5 questions about MD Anderson after Hurricane Harvey
While many of our employees, patients and the Gulf Coast region continue to recover from Hurricane Harvey, one thing remains unchanged: MD Anderson is open and here to provide exceptional cancer care for new and existing cancer patients.
Despite that, you may have some questions about MD Anderson during and after the storm. Below, we answer five common questions.
IsMD Anderson open?
Yes, our clinics have all resumed normal operations. Patients with scheduled appointments in the days and weeks ahead should plan to be here for their appointments. Our staff has been rescheduling patients whose appointments were cancelled when Houston experienced the effects of the storm (Aug. 27-Aug. 30).
“Our care teams were on the phones with patients as soon as weather conditions improved to answer their questions and get them rescheduled as soon as possible,” says Karen Lu, M.D., senior vice president and chief medical officer ad interim. “It was a team effort, and we proved that while the storm significantly impacted our people, we are committed to coming together to serve those who entrust us with their lives.”
No. While the streets around the Texas Medical Center filled with water during Hurricane Harvey, MD Anderson’s buildings didn’t sustain any flooding, thanks to the work our Facilities department did to prepare for high water ahead of the storm. That included installing 75 flood gates that kept the water out of our buildings. While some of our buildings experienced minor leaks, our Facilities department acted quickly to repair them so we could keep doing what we do best – caring for our patients.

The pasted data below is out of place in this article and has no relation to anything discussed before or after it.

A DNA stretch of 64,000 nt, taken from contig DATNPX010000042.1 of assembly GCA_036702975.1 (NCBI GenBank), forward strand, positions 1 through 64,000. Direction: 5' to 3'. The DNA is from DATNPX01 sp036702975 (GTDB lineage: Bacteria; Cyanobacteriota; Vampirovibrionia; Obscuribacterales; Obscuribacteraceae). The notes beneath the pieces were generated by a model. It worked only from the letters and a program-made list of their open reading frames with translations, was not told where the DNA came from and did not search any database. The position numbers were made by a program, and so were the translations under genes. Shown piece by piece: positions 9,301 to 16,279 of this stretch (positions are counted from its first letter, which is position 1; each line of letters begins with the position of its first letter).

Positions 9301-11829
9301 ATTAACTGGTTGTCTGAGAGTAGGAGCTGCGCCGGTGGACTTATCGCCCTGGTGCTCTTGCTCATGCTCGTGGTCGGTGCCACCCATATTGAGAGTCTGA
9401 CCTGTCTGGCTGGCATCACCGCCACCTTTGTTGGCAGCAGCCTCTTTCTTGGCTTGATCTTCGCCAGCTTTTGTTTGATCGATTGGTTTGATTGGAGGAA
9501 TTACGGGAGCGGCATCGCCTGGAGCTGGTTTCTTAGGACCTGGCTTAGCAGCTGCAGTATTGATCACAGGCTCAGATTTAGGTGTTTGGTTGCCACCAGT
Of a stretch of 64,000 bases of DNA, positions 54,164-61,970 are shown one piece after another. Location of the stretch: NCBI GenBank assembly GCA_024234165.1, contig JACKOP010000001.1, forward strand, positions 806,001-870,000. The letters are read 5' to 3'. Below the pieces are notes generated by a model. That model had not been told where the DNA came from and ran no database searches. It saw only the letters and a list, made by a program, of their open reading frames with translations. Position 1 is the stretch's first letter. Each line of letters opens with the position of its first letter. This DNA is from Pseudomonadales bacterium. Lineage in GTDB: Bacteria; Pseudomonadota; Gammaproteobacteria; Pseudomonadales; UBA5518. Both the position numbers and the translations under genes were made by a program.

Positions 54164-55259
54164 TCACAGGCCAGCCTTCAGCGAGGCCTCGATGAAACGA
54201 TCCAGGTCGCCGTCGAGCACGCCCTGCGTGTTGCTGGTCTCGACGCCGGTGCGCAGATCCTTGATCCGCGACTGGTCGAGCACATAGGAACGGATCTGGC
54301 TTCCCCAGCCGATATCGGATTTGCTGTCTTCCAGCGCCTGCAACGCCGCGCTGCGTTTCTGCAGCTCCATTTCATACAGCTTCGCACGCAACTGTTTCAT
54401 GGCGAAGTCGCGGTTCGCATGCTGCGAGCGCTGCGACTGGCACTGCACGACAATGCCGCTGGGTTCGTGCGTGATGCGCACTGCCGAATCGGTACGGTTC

Are the roads to MD Anderson still closed or under water?
The sun is shining, and all roads to and around MD Anderson are passable. While small sections on the west side of Houston and near the Texas/Louisiana border are still damaged, there are no critical closures and alternate routes are available. You can find out if any roads are affected and find alternative routes if necessary by using Houston Transtar's website or the Texas Department of Transportation's website.
Will I get sick from being in Houston after the storm?
While floodwaters, standing water and post-flood cleanup can increase the risk of infection, there are several steps you can take to prevent illness. These include:
Keep your hands clean. Wash them frequently with water and soap.
Clean and cover wounds.
Limit exposure to mold and water-damaged spaces. Wear a surgical mask when exposed to environments where mold growth is possible.
Get a flu vaccination if your doctor recommends it. Also talk to your doctor about whether you need a tetanus shot.
Prevent mosquito bites by wearing long-sleeved shirts, long pants and an Environmental Protection Agency-registered insect repellant.
If you have any concerns about your risk of infection or illness after Hurricane Harvey, speak with your primary care physician or your MD Anderson care team.